Courtney Barnett's "Depreston," a Portrait in Song

Scott Wallace
3rd Mar 2015

Courtney Barnett has been on an upward trajectory for a long time, having just played Laneway Festival and now embarking on an international headline tour. Along with that, her new single "Depreston" is an absolute stunner. Continuing with the clever wordplay that made "Avant-Gardener" and her double EP A Sea of Split Peas so intriguing when they came out back in 2013, "Depreston" is a similar slice of warm, lived-in, suburban poetry.

Its title is a play on the Melbourne suburb of Preston, where the song's narrator is looking for a new place with a partner or a friend. Largely avoiding the shaggy garage rock that characterised most of her previous work, and by extension the endearingly deadpan delivery for which she has become known, the gently strummed song is full of almost inxpressible feeling that lurks beneath its arfully prosaic lyrics.

In Preston, Barnett's narrator's first impression of the suburb is when they "see police arresting a man with his hand in a bag." She opines "This place seems depressing." When inspecting the house in Preston, Barnett skims over the details like which way the windows face, the pressed metal ceilings and the double garage, delivering them with a clipped staccato cadence. When she sings "well, it's a deceased estate" though, her voice lifts away from the surface of the song, like a bird taking flight.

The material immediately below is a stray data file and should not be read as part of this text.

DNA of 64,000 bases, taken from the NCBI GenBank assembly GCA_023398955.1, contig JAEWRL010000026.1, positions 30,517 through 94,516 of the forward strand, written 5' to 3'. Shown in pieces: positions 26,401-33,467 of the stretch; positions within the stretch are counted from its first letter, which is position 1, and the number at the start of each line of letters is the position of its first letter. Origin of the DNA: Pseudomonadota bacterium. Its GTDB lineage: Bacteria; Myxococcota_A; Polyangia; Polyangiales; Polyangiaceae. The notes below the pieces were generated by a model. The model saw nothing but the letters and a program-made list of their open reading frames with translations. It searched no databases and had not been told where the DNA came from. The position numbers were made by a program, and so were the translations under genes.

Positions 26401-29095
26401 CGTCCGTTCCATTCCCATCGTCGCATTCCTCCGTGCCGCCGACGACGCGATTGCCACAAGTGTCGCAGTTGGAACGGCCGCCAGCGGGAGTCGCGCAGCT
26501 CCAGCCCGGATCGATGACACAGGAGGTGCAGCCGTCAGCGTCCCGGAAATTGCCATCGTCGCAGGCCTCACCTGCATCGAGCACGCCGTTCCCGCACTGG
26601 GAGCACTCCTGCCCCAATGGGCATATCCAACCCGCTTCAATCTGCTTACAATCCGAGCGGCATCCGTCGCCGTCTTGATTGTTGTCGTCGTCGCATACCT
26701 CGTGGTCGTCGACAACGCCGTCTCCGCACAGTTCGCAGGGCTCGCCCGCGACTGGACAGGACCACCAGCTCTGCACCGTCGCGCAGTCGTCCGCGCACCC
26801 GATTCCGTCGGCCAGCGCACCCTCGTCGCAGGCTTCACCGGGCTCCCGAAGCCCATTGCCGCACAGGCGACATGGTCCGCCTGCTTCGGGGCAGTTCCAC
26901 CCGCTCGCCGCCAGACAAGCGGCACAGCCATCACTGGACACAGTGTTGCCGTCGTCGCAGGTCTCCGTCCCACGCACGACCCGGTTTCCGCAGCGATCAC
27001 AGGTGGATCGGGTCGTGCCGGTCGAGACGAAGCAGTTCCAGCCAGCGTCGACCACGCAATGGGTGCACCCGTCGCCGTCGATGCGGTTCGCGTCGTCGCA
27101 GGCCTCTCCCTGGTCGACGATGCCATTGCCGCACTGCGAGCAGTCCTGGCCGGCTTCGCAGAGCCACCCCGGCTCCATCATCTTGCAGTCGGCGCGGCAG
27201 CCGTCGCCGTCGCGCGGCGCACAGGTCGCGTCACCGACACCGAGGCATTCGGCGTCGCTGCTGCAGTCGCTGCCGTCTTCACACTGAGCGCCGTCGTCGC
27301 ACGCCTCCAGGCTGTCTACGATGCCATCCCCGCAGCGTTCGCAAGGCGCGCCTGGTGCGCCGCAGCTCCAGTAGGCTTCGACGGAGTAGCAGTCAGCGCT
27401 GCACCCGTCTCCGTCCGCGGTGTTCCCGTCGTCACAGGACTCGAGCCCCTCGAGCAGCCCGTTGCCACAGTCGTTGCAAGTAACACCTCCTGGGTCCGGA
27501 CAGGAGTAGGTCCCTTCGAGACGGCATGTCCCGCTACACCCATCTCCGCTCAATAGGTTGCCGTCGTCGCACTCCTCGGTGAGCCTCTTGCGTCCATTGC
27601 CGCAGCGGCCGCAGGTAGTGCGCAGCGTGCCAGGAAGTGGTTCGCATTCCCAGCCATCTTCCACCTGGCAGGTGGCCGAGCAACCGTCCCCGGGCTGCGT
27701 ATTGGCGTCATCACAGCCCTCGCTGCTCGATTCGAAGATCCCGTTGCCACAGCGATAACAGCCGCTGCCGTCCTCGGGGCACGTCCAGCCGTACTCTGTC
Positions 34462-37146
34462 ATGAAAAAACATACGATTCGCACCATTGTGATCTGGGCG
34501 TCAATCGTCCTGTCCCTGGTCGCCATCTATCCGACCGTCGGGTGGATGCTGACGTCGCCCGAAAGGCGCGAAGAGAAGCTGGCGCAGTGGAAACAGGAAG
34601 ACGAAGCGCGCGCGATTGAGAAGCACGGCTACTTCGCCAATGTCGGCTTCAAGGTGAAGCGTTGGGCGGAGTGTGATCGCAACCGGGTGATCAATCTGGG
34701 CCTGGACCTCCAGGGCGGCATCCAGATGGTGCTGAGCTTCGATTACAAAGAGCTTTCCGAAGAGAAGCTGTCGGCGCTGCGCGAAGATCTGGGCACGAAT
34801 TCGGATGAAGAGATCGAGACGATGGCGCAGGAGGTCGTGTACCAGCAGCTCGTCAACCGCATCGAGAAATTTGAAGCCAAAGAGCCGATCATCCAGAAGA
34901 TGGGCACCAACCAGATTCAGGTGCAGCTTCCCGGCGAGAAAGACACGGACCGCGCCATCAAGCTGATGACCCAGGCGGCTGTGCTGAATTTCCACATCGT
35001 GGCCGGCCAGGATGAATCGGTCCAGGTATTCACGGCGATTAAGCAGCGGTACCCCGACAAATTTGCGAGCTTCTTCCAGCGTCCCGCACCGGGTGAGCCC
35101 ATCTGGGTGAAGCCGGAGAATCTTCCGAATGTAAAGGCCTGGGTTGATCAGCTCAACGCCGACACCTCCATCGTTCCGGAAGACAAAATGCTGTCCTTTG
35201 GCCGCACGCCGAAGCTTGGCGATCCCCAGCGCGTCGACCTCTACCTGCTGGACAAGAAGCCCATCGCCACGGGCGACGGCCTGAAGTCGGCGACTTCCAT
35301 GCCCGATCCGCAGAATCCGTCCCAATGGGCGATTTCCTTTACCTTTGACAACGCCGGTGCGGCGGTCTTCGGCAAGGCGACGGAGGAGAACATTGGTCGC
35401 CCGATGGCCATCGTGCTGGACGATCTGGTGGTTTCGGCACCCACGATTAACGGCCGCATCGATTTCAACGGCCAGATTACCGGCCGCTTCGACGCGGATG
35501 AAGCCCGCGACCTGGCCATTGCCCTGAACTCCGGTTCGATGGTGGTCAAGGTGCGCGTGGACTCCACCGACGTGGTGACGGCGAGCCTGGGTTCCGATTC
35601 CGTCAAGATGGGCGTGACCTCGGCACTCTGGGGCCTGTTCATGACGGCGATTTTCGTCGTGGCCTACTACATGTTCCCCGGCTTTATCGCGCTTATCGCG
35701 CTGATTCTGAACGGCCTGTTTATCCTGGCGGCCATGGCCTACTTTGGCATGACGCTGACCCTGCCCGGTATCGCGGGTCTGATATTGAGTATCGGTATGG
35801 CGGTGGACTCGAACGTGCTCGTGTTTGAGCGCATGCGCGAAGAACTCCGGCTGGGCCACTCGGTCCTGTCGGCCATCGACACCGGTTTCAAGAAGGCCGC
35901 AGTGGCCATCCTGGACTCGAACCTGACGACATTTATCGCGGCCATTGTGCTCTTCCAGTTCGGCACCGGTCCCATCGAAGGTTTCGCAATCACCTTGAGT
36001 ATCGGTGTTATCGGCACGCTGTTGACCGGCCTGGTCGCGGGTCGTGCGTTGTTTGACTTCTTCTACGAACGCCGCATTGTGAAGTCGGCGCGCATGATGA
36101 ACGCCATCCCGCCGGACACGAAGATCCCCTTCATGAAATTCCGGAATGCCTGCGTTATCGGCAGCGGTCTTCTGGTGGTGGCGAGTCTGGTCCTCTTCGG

She lingers on personal mementos of the house's former occupant - a metal handrail in the shower, tins for coffee, tea and flour, and a framed photo of "a young man in a van in Vietnam." The routine process of inspecting a house is transformed into an intensely personal and insular moment for the song's narrator. We learn so much about her just from this trip out to Preston.

The song's last two wistful minutes consist of the repeated phrase "If you've got a spare half of a million, you could knock it down and start re-buildin'" and a gentle, watery guitar solo. Based on the way she sings it, the prospect of knocking the house down sounds absolutely heartbreaking. This song proves that there is more to Courtney Barnett than just a sleepy-eyed wisecracker. She's a powerful storyteller too, creating distinctly human portraits in song.

"Depreston" appears alongside Barnett's other recent single, the serrated barnstormer "Pedestrian at Best" on her upcoming record Sometimes I Sit and Think and Sometimes I Just Sit, which is out on March 20 through Milk! Records and is her first proper full-length studio album. Based on what we've heard so far, it's going to be absolutely wonderful. She will also be appearing at the Metro Theatre on May 8. Don't miss out on seeing her remarkable talent in person.